But it isn’t all good because Wonder Woman is also let down by the trappings of having to tell an origin story, and there are moments when the film feels like a box-ticking exercise in how to create a superhero origin, especially during the final act when – shock! – some characters turn out to be not quite who we thought they were and the dazzling special effects battle begins what is ultimately a fairly underwhelming final fight. And after doing such a sterling job with our band of heroes it is quite disappointing that the same treatment is not afforded to the villains, who are fairly one-note and straight out of the book of supervillain caricatures. Not the fault of the actors but when you have the excellent Danny Huston (30 Days of Night) playing an evil German officer then there is the potential to create a proper villain, a mad genius with grand plans for world domination during a time of great sorrow for the rest of the world, and instead his General Ludendorff is resorted to cracking open gas tablets that give him Hulk-like strength for no real reason and never really pays off in any way; in one scene he locks a group of people in a room with a deadly nerve gas and then decides to snort on his magic capsule before cackling and running off-camera like Jack Nicholson’s Joker. Why bother with the gas? He’s already killed when he was in his ‘normal’ state and once he has sniffed it the scene ends, and it is these odd decisions in the writing that crop up every now and then that let the film down.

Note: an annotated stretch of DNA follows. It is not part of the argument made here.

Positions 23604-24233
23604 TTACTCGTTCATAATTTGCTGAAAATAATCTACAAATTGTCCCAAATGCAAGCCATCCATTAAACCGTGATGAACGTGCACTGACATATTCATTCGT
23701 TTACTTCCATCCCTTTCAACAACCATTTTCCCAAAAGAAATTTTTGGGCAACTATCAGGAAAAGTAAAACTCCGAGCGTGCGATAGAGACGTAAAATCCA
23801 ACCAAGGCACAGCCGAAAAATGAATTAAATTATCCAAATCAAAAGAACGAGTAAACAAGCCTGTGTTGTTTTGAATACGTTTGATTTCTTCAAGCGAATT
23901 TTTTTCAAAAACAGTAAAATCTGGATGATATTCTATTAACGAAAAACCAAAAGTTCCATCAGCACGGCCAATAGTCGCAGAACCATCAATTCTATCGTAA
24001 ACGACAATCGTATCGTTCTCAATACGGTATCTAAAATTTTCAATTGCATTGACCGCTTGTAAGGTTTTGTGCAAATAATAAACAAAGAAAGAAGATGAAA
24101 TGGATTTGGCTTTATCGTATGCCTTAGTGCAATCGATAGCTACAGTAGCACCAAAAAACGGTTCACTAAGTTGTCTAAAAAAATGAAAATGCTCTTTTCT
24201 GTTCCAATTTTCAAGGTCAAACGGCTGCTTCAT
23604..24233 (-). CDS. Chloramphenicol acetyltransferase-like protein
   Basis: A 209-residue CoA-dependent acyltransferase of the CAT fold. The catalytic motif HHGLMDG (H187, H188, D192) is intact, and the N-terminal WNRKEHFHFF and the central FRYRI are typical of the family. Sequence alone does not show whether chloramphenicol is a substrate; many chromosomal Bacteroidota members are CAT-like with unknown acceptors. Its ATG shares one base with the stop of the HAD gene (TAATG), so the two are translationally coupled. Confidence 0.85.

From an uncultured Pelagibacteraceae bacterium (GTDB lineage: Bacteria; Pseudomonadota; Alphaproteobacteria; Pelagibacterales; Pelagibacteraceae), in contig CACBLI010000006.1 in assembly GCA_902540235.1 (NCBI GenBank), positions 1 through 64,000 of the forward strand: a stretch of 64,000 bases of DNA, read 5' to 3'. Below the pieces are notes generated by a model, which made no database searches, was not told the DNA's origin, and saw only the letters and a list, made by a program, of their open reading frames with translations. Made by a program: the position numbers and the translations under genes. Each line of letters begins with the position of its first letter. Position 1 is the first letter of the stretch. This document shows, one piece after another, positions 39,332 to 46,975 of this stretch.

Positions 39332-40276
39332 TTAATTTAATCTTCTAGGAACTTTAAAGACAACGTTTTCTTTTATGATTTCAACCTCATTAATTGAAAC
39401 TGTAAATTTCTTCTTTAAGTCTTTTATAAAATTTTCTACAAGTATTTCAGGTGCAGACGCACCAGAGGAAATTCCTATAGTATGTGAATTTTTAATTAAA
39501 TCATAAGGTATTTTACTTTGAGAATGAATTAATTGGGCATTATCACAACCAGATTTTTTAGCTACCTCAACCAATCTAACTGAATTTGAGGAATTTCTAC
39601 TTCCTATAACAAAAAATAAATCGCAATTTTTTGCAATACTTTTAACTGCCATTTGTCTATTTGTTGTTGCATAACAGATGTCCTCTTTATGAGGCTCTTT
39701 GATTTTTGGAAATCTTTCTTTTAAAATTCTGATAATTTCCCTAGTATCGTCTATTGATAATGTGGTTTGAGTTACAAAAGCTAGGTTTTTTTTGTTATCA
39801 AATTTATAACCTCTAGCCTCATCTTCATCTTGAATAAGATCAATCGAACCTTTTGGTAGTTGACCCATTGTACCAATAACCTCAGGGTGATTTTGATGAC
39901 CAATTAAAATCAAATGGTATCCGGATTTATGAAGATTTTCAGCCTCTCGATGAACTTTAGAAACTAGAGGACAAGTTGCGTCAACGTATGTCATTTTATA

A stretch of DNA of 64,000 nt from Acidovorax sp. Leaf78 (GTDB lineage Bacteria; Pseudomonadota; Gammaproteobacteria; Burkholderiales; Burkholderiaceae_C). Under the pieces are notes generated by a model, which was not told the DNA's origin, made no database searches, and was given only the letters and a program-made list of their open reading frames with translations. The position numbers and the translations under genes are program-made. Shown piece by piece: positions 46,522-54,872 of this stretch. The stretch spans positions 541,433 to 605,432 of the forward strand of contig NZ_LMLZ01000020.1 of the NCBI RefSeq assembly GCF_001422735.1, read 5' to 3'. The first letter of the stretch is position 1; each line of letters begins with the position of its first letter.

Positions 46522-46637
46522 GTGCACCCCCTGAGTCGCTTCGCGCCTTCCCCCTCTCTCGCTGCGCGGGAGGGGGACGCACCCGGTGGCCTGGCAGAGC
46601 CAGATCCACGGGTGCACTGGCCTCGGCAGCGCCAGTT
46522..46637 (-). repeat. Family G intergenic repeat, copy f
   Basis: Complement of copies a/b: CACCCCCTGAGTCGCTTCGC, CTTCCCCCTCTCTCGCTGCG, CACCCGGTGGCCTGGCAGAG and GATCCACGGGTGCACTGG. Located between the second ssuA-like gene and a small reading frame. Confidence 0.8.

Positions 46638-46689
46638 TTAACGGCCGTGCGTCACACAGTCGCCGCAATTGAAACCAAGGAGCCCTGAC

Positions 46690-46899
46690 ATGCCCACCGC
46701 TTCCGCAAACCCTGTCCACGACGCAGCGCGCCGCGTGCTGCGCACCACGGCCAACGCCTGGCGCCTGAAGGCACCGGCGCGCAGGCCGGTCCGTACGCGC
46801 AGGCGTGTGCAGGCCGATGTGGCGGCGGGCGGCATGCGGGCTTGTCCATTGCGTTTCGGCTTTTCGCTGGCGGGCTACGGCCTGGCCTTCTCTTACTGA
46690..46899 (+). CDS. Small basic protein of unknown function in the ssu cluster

But overall, Wonder Woman is an incredibly enjoyable superhero movie that begins at a certain pace and never really lets up for the whole of its running time. Despite some of the footage set in Themyscira looking a little bit too green screen at times, especially the wide shots where several people are seen walking about that give an odd perspective between people and background, once we get to London the visuals are superb and for the most part it feels authentic despite the fact you know it isn’t. The disc is packed with extras, including some deleted scenes that add very little, a blooper reel and a featurette detailing how Wonder Woman fits in with Batman and Superman as a DC flagship character that are all fairly throwaway, but there are a few neat production featurettes that detail how director Patty Jenkins approached making what could have been a potential disaster given the negativity towards the DCEU’s previous movies, and also interesting effects details about the lighting, costumes and the chosen colour palette that may not sound like much but actually prove to be quite enlightening about the whole filming process. Whatever happens in the DCEU next is anyone’s guess but, hopefully, after a slightly misjudged start with their previous three movies Wonder Woman is where the whole franchise picks up momentum and takes the characters even further but – and this will never happen – if the whole thing came to a halt tomorrow and DC decided to put an end to their shared movie universe then at least we can say that, despite its flaws, we got a surprisingly deep superhero movie with character, heart and entertainment value – what else is there?
Flickering Myth Rating – Film: ★★★ Movie: ★★★★